Southend Central Fire Station, Sutton Road, Southend-on-Sea 25th September 1964: Southend Central Fire Station in Sutton Road opened. Mr H. M. Smith CBE MIFireE, Her Majesty's Chief Inspector of Fire Services performed the official opening ceremony. The ceremony included a full drill of the Southend Fire personnel accompanied by the Band of the London Fire Brigade. The Official Opening Ceremony; 2:50pm: Her Majesty's Chief Inspector of Fire Services Mr H. M. Smith, Official Party and Guests will arrive at the Central Fire brigade Station. His Worship the mayor will call upon the Chairman of the Fire Brigade Sub- committee Alderman Norman Clarke, to invite Her Majesty's Chief Inspector to unveil a commemorative plaque in the station vestibule. Official Party will be conducted to dais in the drill area. The Mayor will welcome Mr H. M. Smith and request him to formally declare the Fire Brigade Station open. The Chairman of the Fire brigade Sub-Committee will move a vote of thanks. Display by members of the Fire Brigade with their appliances. God save the Queen. Arrangements will be announced for the inspection of the Fire brigade Station. Music by the Band of the London Fire Brigade.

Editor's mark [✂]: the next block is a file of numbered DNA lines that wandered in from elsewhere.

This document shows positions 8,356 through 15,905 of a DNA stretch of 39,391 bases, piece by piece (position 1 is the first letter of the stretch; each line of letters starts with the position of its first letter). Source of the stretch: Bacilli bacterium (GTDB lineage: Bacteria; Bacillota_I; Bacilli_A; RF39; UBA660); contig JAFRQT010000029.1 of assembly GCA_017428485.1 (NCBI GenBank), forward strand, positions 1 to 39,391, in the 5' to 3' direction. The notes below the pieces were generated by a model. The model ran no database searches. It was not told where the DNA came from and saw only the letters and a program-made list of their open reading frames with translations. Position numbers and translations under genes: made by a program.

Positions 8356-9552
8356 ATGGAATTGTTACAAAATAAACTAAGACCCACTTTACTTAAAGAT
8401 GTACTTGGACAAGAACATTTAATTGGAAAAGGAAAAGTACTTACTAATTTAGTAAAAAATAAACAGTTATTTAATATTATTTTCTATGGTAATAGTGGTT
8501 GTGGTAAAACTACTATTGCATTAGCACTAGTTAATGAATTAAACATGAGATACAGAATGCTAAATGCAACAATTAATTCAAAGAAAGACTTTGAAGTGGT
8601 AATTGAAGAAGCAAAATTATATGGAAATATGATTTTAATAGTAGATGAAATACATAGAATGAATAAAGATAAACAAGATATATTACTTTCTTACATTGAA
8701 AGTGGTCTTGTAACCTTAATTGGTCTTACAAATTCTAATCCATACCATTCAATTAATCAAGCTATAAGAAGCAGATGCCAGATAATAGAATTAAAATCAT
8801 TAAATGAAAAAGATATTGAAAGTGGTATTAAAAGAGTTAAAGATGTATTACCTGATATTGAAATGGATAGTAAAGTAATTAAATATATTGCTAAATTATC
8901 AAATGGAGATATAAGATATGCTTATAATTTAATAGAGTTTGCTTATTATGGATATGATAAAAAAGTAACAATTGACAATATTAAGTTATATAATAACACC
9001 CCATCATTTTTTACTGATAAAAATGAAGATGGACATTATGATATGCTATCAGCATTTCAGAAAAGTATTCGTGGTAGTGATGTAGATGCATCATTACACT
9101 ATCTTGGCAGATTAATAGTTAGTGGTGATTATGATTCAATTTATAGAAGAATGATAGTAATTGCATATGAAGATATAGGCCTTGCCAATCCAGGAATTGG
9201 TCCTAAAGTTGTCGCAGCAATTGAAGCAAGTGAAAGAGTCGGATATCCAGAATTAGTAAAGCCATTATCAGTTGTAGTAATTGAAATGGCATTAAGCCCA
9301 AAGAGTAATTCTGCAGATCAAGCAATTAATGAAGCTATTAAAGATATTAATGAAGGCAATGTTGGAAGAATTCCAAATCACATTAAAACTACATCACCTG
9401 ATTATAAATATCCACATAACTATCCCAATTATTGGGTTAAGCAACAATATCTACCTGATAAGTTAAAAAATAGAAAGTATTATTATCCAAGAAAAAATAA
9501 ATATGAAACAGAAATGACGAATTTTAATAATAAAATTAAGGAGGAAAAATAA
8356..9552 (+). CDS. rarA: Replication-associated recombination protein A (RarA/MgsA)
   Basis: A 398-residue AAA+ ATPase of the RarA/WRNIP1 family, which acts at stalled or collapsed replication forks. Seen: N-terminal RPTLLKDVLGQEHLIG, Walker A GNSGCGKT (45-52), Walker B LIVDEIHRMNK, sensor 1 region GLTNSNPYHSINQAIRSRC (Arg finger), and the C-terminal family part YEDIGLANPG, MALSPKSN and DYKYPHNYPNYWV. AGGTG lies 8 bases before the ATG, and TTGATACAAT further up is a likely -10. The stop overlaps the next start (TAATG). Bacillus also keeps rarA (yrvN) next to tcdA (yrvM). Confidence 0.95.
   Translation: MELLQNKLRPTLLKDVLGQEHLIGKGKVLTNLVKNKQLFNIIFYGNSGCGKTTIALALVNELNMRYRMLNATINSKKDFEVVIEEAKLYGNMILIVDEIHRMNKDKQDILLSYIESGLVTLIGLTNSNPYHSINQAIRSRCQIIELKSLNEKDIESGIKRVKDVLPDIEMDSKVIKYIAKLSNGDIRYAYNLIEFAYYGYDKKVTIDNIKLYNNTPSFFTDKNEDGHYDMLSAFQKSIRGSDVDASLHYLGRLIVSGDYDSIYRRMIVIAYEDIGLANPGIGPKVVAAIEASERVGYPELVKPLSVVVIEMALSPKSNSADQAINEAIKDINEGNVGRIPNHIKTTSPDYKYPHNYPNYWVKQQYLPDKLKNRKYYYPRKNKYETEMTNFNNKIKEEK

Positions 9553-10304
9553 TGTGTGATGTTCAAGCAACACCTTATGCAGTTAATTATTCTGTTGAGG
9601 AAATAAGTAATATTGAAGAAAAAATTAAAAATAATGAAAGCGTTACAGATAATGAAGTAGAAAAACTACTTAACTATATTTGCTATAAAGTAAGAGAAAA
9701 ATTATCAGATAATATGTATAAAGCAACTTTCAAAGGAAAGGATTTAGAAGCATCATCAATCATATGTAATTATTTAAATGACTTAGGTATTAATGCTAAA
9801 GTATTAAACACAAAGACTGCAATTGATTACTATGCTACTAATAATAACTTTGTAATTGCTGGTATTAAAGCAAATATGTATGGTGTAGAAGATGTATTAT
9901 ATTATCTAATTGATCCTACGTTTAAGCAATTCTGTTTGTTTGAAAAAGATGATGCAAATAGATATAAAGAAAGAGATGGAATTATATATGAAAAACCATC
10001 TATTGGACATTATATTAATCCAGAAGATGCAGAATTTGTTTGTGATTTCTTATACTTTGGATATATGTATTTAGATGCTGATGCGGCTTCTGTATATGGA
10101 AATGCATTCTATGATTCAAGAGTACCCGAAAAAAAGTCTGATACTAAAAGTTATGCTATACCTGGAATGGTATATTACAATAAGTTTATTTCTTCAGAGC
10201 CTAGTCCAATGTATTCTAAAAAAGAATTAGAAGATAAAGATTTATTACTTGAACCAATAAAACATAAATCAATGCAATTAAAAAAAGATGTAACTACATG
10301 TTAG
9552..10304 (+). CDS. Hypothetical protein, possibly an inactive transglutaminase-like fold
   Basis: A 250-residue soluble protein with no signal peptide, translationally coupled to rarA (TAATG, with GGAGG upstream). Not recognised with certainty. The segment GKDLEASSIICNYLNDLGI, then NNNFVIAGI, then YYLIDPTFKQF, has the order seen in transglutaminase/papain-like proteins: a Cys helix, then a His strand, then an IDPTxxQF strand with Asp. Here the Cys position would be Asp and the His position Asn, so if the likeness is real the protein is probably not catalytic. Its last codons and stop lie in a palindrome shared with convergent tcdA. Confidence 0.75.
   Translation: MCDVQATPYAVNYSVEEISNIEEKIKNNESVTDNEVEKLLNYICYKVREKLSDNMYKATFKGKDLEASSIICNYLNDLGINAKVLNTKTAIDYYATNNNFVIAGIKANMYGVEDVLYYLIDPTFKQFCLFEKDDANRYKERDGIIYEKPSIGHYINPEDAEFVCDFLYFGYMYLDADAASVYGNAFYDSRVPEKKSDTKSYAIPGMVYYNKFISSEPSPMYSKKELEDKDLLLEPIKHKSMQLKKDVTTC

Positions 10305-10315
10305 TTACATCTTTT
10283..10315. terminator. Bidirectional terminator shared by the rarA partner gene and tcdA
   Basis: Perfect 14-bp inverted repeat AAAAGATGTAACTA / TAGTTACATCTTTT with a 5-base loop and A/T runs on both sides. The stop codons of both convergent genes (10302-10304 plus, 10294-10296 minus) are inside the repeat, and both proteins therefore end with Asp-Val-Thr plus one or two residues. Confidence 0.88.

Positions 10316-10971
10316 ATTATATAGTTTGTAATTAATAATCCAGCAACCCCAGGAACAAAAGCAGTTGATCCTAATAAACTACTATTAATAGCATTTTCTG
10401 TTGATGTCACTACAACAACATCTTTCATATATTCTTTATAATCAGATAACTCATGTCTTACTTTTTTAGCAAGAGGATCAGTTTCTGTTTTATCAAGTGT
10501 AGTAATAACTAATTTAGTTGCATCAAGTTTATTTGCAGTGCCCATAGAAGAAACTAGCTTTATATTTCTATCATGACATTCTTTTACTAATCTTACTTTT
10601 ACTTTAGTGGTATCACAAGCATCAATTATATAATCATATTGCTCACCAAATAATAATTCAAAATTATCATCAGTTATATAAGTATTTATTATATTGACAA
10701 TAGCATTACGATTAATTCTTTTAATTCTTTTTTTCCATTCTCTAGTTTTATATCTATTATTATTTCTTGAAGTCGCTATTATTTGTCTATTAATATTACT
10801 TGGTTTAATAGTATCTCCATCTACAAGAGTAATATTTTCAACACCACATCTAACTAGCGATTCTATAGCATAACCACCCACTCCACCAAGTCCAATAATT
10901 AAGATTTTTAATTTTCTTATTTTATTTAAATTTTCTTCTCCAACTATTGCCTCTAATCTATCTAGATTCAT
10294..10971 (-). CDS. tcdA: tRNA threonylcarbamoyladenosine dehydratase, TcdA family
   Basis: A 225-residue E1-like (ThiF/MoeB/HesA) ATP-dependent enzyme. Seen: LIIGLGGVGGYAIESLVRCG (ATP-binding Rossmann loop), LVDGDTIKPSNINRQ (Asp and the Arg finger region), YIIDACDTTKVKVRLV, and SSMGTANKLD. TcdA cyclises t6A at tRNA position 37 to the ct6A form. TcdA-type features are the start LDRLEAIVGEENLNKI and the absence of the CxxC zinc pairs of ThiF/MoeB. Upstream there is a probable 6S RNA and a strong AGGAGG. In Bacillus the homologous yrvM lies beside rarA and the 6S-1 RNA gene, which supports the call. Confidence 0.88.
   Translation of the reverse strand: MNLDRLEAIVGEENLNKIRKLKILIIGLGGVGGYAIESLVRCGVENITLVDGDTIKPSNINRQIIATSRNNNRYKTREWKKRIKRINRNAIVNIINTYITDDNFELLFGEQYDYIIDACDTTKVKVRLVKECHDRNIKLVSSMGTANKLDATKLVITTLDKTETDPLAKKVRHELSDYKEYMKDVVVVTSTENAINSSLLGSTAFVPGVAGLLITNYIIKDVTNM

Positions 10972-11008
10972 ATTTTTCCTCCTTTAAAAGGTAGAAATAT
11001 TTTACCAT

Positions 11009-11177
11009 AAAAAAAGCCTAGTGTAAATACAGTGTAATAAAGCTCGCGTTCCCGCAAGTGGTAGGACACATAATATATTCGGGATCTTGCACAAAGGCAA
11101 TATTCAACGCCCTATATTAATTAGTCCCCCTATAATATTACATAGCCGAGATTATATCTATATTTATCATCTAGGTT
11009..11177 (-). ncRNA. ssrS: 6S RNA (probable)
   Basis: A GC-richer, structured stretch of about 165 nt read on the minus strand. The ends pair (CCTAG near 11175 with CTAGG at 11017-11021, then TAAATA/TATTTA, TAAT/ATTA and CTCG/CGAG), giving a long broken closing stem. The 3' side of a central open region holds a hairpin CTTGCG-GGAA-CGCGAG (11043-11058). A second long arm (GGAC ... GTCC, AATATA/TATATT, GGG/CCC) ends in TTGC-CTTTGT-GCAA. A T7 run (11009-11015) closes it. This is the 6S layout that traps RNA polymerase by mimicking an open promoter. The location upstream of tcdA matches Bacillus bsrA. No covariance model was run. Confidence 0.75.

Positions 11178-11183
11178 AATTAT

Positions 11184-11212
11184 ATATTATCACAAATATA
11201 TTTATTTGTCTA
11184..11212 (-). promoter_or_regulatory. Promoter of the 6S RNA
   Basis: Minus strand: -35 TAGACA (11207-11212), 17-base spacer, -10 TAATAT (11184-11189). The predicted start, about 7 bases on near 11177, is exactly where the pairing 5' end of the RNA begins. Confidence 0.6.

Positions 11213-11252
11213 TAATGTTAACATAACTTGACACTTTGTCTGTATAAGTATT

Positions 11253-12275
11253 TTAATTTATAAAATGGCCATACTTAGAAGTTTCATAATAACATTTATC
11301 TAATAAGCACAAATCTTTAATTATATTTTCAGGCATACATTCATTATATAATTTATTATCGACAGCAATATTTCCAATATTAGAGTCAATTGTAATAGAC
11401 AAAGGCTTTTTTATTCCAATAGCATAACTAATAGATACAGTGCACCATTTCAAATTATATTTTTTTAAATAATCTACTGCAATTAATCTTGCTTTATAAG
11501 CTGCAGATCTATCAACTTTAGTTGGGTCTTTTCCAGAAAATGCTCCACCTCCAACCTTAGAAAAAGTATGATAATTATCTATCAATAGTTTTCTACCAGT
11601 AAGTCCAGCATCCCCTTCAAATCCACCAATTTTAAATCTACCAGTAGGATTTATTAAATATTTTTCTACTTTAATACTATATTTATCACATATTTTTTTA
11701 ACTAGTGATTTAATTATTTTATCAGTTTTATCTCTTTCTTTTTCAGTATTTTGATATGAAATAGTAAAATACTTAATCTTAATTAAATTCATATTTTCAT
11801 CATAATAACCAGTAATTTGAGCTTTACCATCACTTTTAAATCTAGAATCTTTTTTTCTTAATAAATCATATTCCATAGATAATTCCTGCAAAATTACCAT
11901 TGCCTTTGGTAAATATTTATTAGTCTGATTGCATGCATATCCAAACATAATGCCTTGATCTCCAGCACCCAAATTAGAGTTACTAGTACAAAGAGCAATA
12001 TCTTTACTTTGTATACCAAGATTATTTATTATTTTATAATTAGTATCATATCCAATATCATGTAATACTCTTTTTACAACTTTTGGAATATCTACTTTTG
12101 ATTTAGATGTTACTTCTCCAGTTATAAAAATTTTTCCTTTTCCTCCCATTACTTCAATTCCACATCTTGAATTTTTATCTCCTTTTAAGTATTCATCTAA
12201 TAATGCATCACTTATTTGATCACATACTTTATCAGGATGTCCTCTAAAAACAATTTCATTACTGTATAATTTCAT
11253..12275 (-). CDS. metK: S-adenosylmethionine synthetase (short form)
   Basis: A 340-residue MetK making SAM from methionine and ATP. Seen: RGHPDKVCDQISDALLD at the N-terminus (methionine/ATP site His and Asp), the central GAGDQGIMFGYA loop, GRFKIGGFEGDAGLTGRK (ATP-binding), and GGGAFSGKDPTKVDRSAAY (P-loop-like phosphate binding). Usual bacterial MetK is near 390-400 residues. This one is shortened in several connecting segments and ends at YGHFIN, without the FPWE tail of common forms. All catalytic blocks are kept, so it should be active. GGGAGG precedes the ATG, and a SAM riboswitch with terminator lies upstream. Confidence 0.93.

Leigh Fire Station, Mountdale Gardens, Leigh-on-Sea 28th March 1969: Leigh Fire Station in Mountdale Gardens, Leigh-on-Sea, was formally opened by Mr A. J. Frame MBE, Her Majesty's Inspector of Fire Services. The site was formally the 18th-19th century Brickhouse Farm. A location that was deemed suitable for preservation in 1961, but was turned down. This long awaited modern fire station would serve the west side of the borough replacing the old fire station in Elm Road. The first Leigh Fire Station was built as part of the old Urban District Council Offices scheme, and opened in May 1912. It had accommodation on the ground floor for combined fire engine and escape, and above was a spacious recreation room, with caretaker’s quarters. The Official Opening Ceremony; 2:50pm: Her majesty's Inspector of Fire Services Mr A. J. Frame, Official party and Guests will arrive at the Leigh Fire Station. His Worship the Mayor will call upon the Chairman of the Fire and Public Supervisory Services Committee Alderman Norman Clarke to invite her Majesty's Inspector to unveil a commemorative plaque in the station Entrance Hall. Official party will be conducted to the dais in the drill area. The mayor will welcome Mr A. J. Frame and request him to formally declare the Fire Station Open. Mr A. J. Frame will declare the Fire Station open. The Chairman of the Fire and Public Supervisory Services Committee will move a vote of thanks. Display by members of the Fire Brigade with their appliances. God save the Queen. Arrangements will be announced for the inspection of the Fire Station. Music by the Band of the London Fire Brigade.